Those of us living on the Great Lakes are accustomed to severe weather. We don’t always love it, but we do expect it. At times it snows twenty inches overnight. Other times the brisk winds from the Arctic Circle race across Canada, and if we inhale too deeply, it freezes our nostrils closed. Men come inside from snow-blowing with icicles hanging from their beards. And that’s just the winter months.

Sometimes, a summer storm rolls across the land with so much intensity, so much power, that it  changes the entire lake ecosystem…

When extreme pressure from a storm front pushes down on one side of a lake, this compression can be so tremendous, so strong, that massive amounts of water will flow to the other side, causing the opposite shoreline to flood. As this huge surge overspills the shoreline, the water climbs into the mouths of rivers, washes out low-lying roads, and rolls even the largest, gnarliest pieces of driftwood onto the beach. It causes boats of all sizes to tug desperately on their moorings.

On the compressed side of the lake, the water moves away from shore and mysterious things long buried underwater are exposed — perhaps the skeleton of a shipwreck, or a glistening strip of colored stones, or the remains of a dock that pulled free and disappeared beneath the waves. The standing docks seem to be on stilts, with dry land beneath them, their spindly legs covered in green, dripping algae. Boats on this side of the lake run aground and beaches become vast expanses of sand, littered with curious objects. Maybe even treasure.

One must be quick to discover these treasures though, for once the surge reaches its furthest point, it reverses and the water flows back to inundate this newly barren shore, creeping back with the unstoppable force of water.  After reaching its furthest point in that direction, again it retreats.

This phenomenon, called a seiche, continues for hours, with the water sloshing back and forth, each time a little less intense, until it finally reaches equilibrium. Even though oscillations  continuously move through enclosed bodies of water, they are usually so small that they are not noticeable even to boaters — only when extreme pressure acts upon the water does the phenomenon cause destruction and chaos.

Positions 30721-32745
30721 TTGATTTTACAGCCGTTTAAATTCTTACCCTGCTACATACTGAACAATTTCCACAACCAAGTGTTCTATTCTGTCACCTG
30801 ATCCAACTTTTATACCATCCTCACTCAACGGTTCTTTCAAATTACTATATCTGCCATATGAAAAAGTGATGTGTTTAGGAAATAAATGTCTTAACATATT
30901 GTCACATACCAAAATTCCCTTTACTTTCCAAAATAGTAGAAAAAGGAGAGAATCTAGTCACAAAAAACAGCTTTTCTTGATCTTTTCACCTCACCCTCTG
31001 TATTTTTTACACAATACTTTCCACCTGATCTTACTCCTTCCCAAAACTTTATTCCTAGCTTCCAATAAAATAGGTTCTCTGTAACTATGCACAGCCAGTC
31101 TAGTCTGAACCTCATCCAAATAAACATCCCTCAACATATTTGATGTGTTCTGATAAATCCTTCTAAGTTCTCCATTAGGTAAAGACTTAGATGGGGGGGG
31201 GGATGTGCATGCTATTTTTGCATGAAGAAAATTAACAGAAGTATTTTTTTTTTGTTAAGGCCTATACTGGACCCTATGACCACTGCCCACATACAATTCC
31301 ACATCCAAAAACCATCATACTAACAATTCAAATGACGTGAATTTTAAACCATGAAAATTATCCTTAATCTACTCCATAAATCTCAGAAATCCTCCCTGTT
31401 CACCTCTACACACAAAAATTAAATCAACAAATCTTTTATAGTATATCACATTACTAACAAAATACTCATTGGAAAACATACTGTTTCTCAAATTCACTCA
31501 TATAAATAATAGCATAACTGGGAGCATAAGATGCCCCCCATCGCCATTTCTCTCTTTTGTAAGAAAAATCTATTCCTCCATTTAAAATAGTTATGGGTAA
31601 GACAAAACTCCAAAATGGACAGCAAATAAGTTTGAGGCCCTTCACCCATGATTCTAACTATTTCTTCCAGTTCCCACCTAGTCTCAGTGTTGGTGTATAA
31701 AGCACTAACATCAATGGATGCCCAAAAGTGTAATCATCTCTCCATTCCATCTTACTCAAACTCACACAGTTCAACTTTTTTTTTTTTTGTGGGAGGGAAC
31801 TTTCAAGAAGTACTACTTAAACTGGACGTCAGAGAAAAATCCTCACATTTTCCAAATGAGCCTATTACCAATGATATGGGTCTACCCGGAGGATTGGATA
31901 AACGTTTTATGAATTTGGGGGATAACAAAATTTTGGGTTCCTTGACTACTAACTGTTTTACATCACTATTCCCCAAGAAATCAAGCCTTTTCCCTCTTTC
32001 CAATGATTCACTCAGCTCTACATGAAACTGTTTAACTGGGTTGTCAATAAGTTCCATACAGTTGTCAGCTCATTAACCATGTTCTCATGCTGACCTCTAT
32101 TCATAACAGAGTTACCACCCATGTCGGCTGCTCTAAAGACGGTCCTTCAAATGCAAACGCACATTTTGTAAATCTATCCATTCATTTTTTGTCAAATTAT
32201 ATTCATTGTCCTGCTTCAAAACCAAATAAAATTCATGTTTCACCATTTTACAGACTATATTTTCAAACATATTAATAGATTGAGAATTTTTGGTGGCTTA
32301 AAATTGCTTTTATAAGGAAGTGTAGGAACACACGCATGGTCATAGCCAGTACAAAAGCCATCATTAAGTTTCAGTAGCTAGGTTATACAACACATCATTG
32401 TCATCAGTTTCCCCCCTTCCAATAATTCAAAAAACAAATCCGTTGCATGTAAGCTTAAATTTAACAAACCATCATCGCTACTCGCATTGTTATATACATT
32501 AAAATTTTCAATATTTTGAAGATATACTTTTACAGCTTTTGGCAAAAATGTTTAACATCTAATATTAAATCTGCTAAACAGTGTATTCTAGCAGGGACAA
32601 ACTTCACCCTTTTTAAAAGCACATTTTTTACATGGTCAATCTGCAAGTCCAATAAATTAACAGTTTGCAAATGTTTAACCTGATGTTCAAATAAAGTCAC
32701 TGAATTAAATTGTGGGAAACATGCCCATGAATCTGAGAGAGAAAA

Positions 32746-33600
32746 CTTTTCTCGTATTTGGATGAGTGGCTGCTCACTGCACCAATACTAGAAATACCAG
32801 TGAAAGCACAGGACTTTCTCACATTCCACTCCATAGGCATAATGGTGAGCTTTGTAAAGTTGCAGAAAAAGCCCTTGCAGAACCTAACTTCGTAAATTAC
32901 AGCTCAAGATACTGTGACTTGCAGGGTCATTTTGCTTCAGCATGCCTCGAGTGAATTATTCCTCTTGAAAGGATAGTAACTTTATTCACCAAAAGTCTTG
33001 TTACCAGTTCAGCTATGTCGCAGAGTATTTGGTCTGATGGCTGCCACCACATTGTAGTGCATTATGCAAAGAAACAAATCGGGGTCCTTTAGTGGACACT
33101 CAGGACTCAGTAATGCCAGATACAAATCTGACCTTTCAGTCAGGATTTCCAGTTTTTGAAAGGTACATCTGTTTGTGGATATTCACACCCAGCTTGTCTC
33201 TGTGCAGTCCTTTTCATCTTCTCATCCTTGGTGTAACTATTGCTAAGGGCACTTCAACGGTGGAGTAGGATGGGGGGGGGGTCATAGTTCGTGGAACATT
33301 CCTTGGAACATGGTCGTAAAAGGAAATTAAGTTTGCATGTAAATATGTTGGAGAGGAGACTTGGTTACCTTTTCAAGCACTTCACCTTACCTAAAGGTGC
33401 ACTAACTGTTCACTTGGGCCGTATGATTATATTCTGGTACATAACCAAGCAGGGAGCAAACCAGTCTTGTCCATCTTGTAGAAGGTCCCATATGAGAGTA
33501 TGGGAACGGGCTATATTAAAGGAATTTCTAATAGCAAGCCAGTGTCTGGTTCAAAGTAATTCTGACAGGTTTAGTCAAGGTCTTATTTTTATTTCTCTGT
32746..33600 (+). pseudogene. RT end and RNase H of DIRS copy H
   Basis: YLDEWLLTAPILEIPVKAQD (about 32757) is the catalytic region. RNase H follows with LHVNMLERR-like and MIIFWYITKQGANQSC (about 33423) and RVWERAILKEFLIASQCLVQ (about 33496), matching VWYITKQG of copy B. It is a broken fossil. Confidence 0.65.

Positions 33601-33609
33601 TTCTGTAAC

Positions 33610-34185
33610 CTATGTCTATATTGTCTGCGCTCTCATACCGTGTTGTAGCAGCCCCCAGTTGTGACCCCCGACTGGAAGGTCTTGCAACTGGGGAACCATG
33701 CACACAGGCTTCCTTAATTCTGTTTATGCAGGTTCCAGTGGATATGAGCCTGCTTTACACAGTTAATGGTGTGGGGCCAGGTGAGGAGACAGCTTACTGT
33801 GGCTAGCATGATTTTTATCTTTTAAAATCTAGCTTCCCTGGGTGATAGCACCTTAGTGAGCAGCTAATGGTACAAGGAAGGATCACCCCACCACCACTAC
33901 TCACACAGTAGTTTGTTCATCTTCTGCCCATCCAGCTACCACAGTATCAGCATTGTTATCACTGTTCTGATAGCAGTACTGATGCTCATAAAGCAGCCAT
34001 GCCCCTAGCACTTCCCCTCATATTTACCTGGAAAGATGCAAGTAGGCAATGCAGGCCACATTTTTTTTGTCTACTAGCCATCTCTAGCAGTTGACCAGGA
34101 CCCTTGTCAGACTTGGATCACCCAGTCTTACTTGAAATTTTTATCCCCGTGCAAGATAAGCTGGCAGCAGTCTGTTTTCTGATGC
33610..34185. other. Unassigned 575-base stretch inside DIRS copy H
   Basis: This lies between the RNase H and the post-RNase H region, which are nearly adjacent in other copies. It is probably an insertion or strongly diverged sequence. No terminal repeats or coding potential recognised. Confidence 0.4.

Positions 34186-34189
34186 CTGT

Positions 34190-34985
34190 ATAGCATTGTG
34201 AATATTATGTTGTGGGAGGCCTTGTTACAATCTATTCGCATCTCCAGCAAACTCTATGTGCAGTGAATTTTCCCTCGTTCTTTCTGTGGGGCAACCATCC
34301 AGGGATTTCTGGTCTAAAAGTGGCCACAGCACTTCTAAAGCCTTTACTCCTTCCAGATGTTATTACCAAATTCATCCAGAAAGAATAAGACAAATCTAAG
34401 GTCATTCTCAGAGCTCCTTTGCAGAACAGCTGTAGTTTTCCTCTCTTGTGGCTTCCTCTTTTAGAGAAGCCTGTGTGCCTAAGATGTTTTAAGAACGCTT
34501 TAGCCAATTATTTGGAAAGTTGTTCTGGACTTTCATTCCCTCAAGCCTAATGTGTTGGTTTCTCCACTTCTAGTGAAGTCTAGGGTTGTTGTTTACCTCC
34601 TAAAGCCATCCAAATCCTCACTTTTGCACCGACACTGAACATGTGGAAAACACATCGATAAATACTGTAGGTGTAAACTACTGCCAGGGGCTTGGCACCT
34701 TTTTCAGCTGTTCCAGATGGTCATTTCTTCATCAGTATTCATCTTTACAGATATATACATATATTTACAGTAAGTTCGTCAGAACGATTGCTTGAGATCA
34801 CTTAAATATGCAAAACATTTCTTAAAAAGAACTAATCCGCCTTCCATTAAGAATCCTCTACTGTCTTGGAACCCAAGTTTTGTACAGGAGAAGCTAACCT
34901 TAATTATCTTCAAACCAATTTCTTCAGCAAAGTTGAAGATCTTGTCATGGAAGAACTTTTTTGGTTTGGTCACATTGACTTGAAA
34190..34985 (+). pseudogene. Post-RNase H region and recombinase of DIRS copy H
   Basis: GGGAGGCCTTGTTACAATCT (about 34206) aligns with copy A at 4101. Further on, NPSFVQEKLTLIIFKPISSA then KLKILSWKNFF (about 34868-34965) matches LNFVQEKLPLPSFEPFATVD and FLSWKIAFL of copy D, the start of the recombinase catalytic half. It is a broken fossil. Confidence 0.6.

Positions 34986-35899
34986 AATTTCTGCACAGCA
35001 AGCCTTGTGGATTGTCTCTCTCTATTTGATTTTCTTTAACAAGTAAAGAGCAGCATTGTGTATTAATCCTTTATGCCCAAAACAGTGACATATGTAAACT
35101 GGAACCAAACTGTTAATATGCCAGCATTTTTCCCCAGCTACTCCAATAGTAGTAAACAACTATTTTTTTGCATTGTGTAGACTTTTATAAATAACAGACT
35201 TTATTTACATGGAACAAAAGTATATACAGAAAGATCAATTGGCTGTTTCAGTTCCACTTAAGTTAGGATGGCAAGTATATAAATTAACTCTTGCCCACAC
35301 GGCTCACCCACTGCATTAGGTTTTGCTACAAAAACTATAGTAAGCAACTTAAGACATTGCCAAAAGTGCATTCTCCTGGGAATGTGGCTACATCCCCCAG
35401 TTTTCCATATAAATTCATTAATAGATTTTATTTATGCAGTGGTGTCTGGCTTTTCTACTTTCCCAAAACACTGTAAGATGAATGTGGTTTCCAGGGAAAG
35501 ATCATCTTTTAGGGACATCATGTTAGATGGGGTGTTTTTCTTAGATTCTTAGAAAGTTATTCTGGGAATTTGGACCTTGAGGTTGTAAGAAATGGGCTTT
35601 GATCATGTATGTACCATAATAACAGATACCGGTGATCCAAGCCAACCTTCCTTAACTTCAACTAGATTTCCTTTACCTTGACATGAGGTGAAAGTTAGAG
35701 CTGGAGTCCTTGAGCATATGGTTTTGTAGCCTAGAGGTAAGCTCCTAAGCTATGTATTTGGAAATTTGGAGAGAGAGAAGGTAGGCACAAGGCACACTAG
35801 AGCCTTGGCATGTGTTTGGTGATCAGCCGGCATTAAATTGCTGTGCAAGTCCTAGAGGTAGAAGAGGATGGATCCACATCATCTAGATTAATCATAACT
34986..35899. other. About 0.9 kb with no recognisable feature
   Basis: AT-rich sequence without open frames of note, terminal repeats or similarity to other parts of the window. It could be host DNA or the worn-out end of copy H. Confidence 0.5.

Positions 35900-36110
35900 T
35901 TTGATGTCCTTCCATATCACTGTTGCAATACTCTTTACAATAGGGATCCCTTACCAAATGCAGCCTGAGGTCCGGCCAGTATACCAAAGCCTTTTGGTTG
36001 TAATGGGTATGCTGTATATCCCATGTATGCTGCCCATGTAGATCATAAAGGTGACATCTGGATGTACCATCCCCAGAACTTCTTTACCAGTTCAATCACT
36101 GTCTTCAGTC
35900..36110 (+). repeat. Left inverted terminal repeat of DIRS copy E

We’ve all felt this tremendous amount of pressure, when the neat edges of our safe, little harbor were askew and overflowing, and all we could do was hold our heads slightly above water to keep from drowning until it was calm again. During those times, we were pushed to our extremes, with emotions overspilling their banks, losing all control, and re-learning what it meant to be vulnerable and exposed to the elements, churning in turmoil.

Even worse, those secrets that had long been hidden deep within were exposed for all to see. Ashamed, we covered them, collected them, hid them. But in doing so, maybe we found a clear piece of rounded blue glass, or a soft pink shell, or a swirling red agate. Maybe we discovered something about ourselves.

After the storm passes, and the surges have settled, the lake resumes its normal ebb and flow. Although the obvious and immediate result of a seiche is destruction, there are many benefits from the turmoil as well. The seiche-driven wave action lifts nutrient-rich sediments, such as decomposing leaves and grasses, from the deeper waters into the sun-lit, surface water where algae can create new living tissue through photosynthesis out of the otherwise stagnant, decomposing material. By whisking those nutrients to the upper levels of water, this disturbance, or upwelling, makes it available for use in the food chain, which in turn, makes the lake a healthier ecosystem.

Even the water rushing onto the shorelines carries nutrients onto land, enriching the soils. When it recedes, it pulls back more leaves and grasses to add to the churning lake, feeding it, making it more whole and resilient.

Looking back at the most difficult events in my life, I realized that like a seiche in the lake, those experiences also enriched me. At the time I only felt the swirling, overwhelming waves battering me, nearly drowning me, but once the storm quieted and I could catch a full breath I felt stronger, wiser.

I was forced to assess where the storm was most destructive, thereby admitting where I was vulnerable. I re-enforced as needed.

I faced my own shipwrecks, and accepted the treasures that had been washed ashore.

I fed upon the upwelling of lost emotions, memories and experiences that had been put to rest on the bottom of my lake bed. They burst forth into new life.

I realized that many small seiches had moved through my life, subtly redefining my shorelines, preparing me to survive, and even thrive, after a storm. And for the first time I was grateful for them.

We have no control over the weather, just like we have no control over many of the events that happen in our lives. We can only control what we take away from those experiences, how we survive them. They can enrich us, or drown us.

And I, for one, am learning how to swim.


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